- Rated: Not Rated
- Run Time: 1 hours, 18 minutes
- Video: Black & White
- Encoding: Region 1 (USA & Canada)
- Released: April 22, 2008
- Originally Released: 1940
- Label: Fox Searchlight
- Packaging: Keep Case
- Aspect Ratio: Full Frame - 1.33
- Mono - English, Spanish
- Stereo - English
- Subtitles - English, French, Spanish - Optional
Performers, Cast and Crew:
Shirley Temple stars as the orphaned Wendy in her final film with Allan Dwan. Adopted as an infant by the husband and wife vaudeville team of Joe (Jack Oakie) and Kit Ballantine (Charlotte Greenwood), she grows into childhood as a vital part of their act. But, as she approaches school age, the couple feel that life on the road is not the best thing for Wendy, and they decide to buy a farm in Vermont and settle down. However, the local populace, led by the stiff-necked Hester Appleby, openly express their doubts about the morality of show business people. Mike Shea (George Montgomery), the owner of the local newpaper is alone in his openness toward the Ballantines. When Joe agrees with Mike's notion of promoting tourism at a town meeting, the citizenry sardonically appoint the vaudevillian a one-man chamber of commerce. When Wendy turns a school play directed by Hester into an impressive vaudeville show, the children's parents are scandalized by its content and call a halt to the show in mid-performance. Yet, all is not lost for the resourceful Ballantines. This standard Temple vehicle includes an interesting sequence of film clips revealing the child star's growth from her earliest screen appearances to adolescence.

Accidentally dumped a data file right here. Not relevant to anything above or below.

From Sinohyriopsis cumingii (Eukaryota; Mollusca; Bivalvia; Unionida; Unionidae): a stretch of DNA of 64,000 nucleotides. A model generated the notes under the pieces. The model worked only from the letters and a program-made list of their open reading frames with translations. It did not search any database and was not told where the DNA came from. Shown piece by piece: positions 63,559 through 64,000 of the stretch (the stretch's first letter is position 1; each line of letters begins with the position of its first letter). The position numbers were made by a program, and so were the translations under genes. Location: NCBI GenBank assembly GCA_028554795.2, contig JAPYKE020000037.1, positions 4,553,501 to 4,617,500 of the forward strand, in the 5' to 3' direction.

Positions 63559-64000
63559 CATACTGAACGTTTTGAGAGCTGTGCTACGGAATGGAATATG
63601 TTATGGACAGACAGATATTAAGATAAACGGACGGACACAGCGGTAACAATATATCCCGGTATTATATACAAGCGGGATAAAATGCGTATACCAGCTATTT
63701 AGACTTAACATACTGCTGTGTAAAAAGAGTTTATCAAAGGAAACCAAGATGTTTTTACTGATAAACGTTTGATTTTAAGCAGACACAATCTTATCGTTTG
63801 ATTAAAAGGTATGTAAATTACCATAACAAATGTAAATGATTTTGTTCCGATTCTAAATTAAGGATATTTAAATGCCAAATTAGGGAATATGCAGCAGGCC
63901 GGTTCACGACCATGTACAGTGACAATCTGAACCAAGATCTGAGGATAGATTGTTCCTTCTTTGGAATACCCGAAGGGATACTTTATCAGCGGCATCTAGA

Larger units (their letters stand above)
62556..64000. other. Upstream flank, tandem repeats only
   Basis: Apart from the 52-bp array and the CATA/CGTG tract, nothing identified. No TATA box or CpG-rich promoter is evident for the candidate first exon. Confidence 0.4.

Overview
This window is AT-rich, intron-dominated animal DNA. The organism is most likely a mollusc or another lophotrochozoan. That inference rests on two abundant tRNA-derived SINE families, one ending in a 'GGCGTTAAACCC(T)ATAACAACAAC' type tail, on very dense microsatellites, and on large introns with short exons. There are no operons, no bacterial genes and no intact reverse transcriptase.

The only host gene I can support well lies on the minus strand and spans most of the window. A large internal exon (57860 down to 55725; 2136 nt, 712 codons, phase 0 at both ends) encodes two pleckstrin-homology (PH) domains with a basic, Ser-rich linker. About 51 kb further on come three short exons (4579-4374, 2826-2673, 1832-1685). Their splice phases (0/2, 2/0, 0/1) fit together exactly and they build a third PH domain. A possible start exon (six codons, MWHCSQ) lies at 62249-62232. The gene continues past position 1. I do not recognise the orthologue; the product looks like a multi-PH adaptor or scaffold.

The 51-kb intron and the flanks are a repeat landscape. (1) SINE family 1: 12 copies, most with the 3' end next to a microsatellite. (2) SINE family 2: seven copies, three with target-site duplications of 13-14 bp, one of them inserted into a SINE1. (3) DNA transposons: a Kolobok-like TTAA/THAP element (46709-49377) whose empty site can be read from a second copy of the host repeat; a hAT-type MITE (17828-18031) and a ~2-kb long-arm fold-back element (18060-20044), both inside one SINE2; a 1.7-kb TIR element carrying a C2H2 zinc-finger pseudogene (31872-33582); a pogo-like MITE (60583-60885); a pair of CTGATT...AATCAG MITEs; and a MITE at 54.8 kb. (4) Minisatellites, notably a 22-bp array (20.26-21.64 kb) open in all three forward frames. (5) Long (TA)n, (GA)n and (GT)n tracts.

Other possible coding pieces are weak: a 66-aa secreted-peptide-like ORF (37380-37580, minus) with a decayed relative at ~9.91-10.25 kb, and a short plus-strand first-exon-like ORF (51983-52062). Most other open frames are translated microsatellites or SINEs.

A delightful musical-comedy about a show-biz couple who moves to a New England farming town to properly raise their adopted daughter.
- Film was re-issued in 1995 with an MPAA G rating.
- A Harry Brown production.
- Lyricist Mack Gordon and song composer Harry Warren wrote: "Fifth Avenue," "I Wouldn't Take a Million," "Tra La, La, La," "The Mason Dixon Line" and "Young People."